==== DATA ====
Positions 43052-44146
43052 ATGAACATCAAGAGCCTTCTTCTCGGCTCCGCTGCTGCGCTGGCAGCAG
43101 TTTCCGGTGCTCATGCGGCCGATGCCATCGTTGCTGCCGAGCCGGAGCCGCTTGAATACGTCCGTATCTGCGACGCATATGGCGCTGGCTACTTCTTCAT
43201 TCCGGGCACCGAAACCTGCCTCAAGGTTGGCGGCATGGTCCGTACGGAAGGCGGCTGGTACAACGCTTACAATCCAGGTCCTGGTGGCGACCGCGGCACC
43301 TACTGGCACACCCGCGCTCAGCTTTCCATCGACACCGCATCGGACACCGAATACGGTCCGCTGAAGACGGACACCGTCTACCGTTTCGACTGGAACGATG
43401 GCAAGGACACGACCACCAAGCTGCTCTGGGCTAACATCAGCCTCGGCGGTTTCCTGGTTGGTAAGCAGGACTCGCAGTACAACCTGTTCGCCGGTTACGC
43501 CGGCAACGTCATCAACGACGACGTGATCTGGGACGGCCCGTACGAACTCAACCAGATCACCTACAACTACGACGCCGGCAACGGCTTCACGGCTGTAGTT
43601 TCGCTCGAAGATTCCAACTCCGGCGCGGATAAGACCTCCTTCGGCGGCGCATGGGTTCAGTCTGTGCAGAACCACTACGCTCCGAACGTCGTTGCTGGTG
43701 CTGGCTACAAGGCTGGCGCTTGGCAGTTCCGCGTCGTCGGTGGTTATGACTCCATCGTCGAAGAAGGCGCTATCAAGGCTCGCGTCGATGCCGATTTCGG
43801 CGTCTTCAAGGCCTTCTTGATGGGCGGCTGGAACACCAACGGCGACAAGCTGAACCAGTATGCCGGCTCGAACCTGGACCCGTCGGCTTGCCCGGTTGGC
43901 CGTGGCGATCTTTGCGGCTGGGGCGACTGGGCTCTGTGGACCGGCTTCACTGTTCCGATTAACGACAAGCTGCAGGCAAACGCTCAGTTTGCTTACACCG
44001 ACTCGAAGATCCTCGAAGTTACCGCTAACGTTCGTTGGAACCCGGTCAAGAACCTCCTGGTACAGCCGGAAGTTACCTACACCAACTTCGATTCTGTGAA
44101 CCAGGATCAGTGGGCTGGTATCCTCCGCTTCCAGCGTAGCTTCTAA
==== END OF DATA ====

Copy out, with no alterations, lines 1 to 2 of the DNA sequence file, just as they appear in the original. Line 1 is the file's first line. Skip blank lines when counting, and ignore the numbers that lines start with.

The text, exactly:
Positions 43052-44146
43052 ATGAACATCAAGAGCCTTCTTCTCGGCTCCGCTGCTGCGCTGGCAGCAG